Mechanistically, obesity leads to alterations in adipokine, NEFA and cytokine levels to cause peripheral insulin resistance. However, it is unknown whether such mechanisms are relevant to impaired insulin action in the brain or whether insulin resistance in the brain per se leads to obesity, which is followed by metabolic disturbances [4]. To verify that the measures of cerebral insulin sensitivity are not a direct function of peripheral insulin sensitivity, we also performed correlation and multiple regression analyses using the data on peripheral insulin sensitivity. Beta and theta activity were correlated with peripheral insulin sensitivity, but the multiple regression analyses revealed that these correlations were no longer statistically significant after adjusting for BMI and age (theta activity p = 0.16, beta activity p = 0.23). Therefore, the nature of cerebral and peripheral insulin resistance seems to be diverse. Further support for the hypothesis that cerebral insulin resistance is a pathogenic factor of obesity is provided by the fact that a reduction in theta activity has been associated with the loss of locomotor activity and voluntary movement in rodents [5], and that obese mice that are physically inactive show diminished cortical activity, with the greatest reductions seen in the theta frequency spectrum (A. M. Hennige, unpublished data).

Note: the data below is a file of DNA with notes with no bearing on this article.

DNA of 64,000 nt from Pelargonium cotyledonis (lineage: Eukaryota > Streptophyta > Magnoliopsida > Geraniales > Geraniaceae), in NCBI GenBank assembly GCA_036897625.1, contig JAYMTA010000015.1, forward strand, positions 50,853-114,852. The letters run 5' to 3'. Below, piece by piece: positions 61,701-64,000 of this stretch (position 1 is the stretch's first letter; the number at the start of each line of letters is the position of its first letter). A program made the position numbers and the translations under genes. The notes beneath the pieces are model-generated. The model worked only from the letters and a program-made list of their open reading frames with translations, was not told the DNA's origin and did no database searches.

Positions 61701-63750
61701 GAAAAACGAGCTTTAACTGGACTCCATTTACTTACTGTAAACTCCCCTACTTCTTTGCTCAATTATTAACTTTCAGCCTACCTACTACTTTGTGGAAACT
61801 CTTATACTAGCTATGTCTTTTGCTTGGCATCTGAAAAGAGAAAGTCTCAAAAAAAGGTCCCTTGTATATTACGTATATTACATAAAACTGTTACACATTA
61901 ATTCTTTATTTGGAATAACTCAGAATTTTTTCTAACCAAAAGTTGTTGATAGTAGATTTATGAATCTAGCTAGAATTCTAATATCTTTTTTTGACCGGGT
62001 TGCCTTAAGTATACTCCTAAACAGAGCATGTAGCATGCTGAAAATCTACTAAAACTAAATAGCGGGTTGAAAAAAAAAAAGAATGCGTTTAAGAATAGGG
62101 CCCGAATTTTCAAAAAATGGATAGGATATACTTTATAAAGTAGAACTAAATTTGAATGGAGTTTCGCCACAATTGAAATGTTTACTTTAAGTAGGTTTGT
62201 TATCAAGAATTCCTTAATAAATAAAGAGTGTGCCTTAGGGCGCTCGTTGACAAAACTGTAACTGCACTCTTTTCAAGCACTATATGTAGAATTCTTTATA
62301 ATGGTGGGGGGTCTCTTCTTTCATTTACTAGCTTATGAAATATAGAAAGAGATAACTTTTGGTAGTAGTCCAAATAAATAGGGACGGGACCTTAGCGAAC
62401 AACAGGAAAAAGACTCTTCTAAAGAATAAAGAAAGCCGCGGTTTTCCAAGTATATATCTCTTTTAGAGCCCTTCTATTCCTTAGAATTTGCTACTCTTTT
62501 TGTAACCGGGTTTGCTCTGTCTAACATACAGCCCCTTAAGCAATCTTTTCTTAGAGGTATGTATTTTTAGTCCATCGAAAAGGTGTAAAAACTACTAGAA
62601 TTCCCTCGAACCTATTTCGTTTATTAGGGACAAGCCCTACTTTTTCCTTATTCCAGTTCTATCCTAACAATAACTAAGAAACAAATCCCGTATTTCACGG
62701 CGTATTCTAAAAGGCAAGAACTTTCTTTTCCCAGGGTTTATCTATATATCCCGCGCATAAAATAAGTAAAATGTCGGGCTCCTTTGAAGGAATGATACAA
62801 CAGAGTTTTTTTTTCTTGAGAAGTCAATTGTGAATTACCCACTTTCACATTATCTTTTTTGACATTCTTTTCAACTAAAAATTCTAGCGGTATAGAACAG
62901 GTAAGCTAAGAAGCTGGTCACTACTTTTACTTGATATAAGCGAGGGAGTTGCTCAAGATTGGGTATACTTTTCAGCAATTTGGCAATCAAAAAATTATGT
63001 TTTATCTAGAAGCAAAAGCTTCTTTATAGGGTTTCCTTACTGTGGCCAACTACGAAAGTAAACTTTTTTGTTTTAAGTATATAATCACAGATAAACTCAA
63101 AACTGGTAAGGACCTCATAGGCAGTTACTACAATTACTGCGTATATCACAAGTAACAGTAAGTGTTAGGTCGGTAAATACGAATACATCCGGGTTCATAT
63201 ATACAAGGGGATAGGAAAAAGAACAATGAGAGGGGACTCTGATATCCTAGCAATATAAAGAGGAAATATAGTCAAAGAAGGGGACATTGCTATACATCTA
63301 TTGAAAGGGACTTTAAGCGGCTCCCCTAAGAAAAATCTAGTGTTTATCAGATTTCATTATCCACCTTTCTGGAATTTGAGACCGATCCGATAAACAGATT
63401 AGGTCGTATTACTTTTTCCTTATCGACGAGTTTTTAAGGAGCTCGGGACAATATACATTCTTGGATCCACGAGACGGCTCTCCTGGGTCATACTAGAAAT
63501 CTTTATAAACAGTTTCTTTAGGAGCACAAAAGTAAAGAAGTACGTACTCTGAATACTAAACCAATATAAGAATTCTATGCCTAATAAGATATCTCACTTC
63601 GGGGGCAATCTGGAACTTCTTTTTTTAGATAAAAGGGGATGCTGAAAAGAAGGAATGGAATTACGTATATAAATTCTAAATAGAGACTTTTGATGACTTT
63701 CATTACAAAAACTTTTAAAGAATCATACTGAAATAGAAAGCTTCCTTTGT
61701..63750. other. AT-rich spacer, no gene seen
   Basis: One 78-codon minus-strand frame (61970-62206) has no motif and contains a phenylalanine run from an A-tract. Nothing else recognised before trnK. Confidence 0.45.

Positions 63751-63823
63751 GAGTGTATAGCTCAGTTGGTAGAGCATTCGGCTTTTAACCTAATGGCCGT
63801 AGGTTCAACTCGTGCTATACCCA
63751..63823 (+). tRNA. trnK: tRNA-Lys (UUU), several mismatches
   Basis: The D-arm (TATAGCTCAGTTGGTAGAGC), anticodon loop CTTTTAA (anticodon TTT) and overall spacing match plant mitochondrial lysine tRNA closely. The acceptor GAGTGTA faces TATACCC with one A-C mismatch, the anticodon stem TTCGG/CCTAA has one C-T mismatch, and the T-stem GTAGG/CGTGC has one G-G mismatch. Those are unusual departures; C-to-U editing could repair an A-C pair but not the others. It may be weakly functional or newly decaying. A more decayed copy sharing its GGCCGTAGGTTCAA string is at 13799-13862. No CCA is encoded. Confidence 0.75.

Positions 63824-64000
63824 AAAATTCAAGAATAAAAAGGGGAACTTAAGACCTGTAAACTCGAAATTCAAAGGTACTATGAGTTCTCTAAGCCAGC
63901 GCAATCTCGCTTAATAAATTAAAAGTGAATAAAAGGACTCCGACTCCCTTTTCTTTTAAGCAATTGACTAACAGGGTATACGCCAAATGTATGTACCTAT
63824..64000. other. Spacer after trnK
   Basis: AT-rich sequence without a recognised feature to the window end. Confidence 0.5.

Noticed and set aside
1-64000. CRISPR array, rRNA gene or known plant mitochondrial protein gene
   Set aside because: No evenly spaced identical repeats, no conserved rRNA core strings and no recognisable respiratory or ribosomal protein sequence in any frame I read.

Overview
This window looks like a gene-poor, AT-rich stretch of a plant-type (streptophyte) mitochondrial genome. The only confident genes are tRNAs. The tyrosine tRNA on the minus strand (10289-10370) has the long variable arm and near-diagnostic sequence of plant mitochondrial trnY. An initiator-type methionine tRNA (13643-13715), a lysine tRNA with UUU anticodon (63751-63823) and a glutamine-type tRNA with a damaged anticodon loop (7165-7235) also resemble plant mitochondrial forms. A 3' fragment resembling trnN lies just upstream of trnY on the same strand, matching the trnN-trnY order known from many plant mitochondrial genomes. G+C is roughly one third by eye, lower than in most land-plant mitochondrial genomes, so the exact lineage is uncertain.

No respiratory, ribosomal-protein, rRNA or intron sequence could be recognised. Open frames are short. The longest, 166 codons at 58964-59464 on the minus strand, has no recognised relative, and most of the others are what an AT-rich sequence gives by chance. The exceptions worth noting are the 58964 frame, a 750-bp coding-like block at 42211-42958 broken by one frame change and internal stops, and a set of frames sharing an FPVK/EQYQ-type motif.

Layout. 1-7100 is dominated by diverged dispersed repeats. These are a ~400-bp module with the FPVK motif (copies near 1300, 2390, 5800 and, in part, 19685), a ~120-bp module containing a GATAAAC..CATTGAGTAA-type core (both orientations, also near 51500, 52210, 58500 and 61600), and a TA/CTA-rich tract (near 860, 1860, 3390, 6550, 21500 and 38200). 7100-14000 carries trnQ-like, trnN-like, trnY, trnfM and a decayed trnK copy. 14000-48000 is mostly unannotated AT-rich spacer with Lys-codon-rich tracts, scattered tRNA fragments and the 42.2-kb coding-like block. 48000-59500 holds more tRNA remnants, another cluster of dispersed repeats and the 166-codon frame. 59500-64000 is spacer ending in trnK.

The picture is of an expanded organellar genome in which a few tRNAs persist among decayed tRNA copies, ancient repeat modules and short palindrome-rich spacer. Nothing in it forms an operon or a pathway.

While it is unclear whether increased theta activity is a cause or effect of increased BMI, the loss of insulin-mediated beta activity clearly suggests that ageing reduces insulin sensitivity in the brain. In this line, the underlying mechanisms and the functional consequences of altered beta activity and the finding that insulin sensitivity in the beta band displayed no significant correlation with BMI after adjusting for age is difficult to interpret. One may speculate that insulin-induced beta activity is only partially responsible for body weight regulation and, rather, represents an age-related decline in insulin effects on other brain functions, such as memory function [6, 7] and cognition in Alzheimer’s disease [8]. However, we have previously published data that support a role for beta activity in energy homeostasis, showing that insulin-mediated beta activity is diminished in body-weight-matched carriers of the risk allele in FTO [9], and food intake is increased [10]. In addition, insulin sensitivity in beta activity might be influenced to a larger degree by ongoing processing related to behavioural aspects. Although behaviour reflected by insulin-induced changes in beta activity may be relevant to the development of obesity, a chronic measure such as BMI is possibly not an ideal variable to be included in the multiple regression analysis. This hypothesis is further supported by the fact that beta activity is mainly generated in the cerebral cortex itself and is characteristically involved in attention and processes that integrate external information [11], while theta activity is largely influenced by subcortical areas such as the hippocampus [12].